08/01/11 Advertisers Begin to Look Beyond Facebook and Twitter

Marketers plan to extend social media ad investments

Social network marketing is now de rigueur for most brands. eMarketer estimates that 80% of companies with at least 100 employees conduct marketing activities on social networks this year. Fewer are advertising on social networks, but the number is growing.

May 2011 research from The Pivot Conference and Brian Solis found that two-thirds of marketers surveyed were already conducting social media advertising activities, and 18% more planned to do so in the next year. Most agreed that these efforts would prove very valuable, and 54% of those currently running ads were satisfied.

The success of these efforts so far—along with the continuing growth in consumer usage of social sites—may be leading advertisers to expand their plans to more social venues. Currently, Facebook and, to a lesser extent, Twitter dominate. More than nine in 10 respondents have deployed campaigns on Facebook and 78% have done so on Twitter; eMarketer estimates these sites will make $2.19 billion and $140 million, respectively, in US revenues this year. But advertising on sites like YouTube, LinkedIn and foursquare will grow: at least 20% of survey respondents indicate they would begin campaigns on these sites in the next year.

Lagging social networks may have to do more for advertisers, however, if they want to gain share as the social ad market gains momentum. A majority of respondents rated Facebook’s ad offerings excellent or good, but no other social site received such praise. Despite Twitter’s No. 2 ranking in advertiser usage, just 11% thought its ad offerings were excellent. This, in particular, could change as Twitter is expected to roll out more products, including a self-service option, this year.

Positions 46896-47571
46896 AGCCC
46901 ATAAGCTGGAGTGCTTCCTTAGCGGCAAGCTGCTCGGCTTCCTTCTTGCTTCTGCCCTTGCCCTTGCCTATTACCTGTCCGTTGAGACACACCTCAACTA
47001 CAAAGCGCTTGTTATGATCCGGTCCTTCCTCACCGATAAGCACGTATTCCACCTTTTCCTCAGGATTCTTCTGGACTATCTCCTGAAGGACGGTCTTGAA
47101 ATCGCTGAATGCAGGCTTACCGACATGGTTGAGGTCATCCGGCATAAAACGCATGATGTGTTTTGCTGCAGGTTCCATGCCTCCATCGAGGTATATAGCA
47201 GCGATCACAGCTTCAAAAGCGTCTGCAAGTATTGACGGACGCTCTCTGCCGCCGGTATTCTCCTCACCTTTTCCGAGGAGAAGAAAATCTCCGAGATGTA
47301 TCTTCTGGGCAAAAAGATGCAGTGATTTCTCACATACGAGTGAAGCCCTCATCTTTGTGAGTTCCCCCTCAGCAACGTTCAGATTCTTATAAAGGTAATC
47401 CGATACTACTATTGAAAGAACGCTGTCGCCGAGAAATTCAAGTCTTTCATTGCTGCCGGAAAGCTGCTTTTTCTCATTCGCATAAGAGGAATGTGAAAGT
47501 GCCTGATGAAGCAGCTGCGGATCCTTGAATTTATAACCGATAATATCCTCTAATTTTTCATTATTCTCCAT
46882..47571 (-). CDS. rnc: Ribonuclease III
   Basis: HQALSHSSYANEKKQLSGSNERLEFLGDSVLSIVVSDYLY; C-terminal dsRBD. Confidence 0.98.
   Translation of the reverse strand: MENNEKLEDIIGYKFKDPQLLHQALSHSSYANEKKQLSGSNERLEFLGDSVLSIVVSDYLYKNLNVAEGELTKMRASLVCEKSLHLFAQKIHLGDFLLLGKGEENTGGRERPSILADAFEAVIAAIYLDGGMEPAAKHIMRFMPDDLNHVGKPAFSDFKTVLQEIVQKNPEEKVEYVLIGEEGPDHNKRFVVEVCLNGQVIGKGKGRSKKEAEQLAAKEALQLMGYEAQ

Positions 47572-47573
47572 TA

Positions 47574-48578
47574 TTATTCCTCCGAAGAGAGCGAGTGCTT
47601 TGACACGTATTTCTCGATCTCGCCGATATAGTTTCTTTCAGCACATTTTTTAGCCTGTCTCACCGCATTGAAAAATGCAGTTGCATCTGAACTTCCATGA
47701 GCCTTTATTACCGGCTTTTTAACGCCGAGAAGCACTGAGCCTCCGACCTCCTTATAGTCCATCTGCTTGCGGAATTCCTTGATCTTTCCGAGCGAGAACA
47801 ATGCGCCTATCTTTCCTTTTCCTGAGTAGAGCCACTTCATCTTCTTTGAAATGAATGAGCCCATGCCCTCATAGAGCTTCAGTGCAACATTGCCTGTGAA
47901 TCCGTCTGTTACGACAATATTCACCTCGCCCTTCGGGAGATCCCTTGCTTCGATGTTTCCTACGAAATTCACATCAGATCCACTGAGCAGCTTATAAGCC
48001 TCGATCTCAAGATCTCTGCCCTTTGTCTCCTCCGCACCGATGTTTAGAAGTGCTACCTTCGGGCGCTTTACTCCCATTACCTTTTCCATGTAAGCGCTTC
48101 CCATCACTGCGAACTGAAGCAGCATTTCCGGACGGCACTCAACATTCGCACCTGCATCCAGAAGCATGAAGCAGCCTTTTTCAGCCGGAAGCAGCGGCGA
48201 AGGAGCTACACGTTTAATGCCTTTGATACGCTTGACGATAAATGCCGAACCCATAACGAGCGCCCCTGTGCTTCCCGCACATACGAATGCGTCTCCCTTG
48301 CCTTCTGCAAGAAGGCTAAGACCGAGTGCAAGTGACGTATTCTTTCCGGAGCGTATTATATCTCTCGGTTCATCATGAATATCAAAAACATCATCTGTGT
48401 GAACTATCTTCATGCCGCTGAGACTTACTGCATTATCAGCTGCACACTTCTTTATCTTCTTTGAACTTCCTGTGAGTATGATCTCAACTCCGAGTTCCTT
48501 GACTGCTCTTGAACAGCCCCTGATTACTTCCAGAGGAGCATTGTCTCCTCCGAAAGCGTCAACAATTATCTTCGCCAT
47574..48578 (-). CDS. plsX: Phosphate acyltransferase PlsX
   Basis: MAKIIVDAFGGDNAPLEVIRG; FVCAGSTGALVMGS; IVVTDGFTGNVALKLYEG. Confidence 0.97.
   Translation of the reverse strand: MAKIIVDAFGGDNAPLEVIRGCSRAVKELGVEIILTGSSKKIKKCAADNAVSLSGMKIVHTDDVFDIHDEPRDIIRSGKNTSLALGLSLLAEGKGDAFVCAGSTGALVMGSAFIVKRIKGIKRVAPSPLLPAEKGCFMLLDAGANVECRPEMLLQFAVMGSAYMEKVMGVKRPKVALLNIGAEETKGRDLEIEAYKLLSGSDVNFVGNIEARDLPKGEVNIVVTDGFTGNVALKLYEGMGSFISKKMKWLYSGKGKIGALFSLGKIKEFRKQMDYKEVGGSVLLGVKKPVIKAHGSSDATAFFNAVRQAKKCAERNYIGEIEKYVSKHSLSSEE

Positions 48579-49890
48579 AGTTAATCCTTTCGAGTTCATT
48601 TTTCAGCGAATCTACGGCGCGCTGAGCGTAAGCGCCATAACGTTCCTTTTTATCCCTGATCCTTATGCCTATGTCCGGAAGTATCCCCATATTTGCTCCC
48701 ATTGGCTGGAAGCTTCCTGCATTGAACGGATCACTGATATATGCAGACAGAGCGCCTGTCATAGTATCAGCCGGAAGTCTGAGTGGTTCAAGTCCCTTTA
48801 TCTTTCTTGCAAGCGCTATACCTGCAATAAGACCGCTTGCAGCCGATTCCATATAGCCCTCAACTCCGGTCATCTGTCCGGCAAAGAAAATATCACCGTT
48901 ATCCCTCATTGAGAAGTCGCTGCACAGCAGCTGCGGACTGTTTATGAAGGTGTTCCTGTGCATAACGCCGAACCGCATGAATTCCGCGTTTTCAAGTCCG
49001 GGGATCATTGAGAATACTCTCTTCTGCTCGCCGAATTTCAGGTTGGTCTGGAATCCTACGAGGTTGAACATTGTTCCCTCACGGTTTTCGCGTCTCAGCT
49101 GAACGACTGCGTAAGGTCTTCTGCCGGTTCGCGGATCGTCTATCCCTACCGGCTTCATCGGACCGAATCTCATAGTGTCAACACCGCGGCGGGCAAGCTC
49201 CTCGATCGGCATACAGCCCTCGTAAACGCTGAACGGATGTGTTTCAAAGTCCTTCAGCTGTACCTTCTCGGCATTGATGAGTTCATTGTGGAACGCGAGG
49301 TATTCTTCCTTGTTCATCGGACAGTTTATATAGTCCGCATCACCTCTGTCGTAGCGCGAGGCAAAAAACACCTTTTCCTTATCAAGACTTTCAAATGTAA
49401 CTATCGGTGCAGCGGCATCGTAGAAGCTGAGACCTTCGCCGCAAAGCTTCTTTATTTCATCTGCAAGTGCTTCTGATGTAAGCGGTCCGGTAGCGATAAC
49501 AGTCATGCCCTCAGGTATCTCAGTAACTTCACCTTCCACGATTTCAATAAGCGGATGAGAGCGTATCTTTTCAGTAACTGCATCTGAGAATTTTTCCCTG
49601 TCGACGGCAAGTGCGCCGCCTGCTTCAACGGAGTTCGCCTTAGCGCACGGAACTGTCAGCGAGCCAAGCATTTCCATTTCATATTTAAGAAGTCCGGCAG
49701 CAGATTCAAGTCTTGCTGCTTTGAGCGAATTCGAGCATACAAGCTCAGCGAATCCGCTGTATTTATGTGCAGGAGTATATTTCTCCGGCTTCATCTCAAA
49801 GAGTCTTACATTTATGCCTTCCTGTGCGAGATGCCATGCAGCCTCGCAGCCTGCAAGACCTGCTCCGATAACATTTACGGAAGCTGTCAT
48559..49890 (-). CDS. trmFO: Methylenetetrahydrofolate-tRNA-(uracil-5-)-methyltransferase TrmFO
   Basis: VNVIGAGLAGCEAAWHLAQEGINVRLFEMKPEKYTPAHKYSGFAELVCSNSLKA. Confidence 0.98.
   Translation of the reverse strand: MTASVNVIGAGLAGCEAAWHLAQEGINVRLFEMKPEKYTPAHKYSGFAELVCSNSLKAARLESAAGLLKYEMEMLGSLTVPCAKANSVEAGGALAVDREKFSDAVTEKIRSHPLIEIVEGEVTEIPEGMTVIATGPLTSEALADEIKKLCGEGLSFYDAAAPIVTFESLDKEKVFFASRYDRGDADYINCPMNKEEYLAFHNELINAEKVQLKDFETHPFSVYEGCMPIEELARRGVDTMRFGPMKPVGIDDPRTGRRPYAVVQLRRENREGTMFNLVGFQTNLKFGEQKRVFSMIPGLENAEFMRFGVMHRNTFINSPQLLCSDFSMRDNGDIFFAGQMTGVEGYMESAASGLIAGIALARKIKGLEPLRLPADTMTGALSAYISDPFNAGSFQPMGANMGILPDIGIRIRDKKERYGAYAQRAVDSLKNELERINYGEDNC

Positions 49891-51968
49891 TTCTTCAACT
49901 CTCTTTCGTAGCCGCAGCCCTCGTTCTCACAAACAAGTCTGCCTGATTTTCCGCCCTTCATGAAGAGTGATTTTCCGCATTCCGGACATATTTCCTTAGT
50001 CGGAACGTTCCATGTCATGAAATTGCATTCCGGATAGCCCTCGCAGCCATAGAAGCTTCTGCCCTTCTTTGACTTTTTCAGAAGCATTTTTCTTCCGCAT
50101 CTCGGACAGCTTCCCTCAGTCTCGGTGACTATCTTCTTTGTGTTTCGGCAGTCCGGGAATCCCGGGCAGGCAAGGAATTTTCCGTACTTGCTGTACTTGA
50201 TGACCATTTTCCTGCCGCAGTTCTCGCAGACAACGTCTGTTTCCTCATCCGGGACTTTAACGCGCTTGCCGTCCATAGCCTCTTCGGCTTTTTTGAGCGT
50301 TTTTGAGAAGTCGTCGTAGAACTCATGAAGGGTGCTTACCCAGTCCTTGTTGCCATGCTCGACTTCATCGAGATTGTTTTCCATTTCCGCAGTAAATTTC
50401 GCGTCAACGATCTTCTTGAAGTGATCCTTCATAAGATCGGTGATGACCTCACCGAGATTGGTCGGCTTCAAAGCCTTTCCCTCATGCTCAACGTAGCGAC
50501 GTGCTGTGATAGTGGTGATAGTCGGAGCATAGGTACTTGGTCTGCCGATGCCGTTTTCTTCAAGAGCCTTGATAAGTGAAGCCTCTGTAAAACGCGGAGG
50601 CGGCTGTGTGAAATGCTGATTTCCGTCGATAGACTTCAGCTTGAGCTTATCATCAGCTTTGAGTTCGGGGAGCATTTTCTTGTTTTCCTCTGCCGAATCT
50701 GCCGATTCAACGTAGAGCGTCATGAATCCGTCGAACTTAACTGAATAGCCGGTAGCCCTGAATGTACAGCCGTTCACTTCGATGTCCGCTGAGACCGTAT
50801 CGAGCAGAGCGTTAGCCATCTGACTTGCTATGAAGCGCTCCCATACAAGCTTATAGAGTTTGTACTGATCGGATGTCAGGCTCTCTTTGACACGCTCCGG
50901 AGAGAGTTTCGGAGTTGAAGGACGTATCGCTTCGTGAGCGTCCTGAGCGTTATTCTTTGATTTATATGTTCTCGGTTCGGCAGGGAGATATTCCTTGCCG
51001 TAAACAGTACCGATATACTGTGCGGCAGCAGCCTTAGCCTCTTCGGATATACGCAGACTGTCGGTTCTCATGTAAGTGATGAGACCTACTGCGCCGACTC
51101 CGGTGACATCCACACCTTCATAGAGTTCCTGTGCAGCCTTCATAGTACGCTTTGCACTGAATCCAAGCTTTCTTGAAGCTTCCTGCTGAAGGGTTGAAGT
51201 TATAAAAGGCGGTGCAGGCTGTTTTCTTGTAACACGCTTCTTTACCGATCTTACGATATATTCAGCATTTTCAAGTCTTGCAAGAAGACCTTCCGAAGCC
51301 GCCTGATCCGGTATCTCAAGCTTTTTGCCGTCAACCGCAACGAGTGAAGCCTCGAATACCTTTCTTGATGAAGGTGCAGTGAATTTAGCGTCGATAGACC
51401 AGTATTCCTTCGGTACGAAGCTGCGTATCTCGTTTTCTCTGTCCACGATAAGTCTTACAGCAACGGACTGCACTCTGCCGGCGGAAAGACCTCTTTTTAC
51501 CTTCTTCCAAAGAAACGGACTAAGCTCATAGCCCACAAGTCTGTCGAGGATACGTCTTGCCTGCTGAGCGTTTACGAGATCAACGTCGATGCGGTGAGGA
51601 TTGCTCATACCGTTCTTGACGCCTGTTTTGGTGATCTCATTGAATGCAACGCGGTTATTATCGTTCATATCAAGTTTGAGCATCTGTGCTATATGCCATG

More education for marketers may also be needed. While many have adopted social media usage enthusiastically, their knowledge of social advertising may be lagging. Among respondents that don’t currently advertise on social sites but plan to in the next year, 83% believed that simply blogging or tweeting for a company was a form of social advertising. Just 69% cited paid placements or other paid visibility programs on the sites. Social networks that want to encourage uptake of those paid products may have to do more to make them visible and understandable for marketers.


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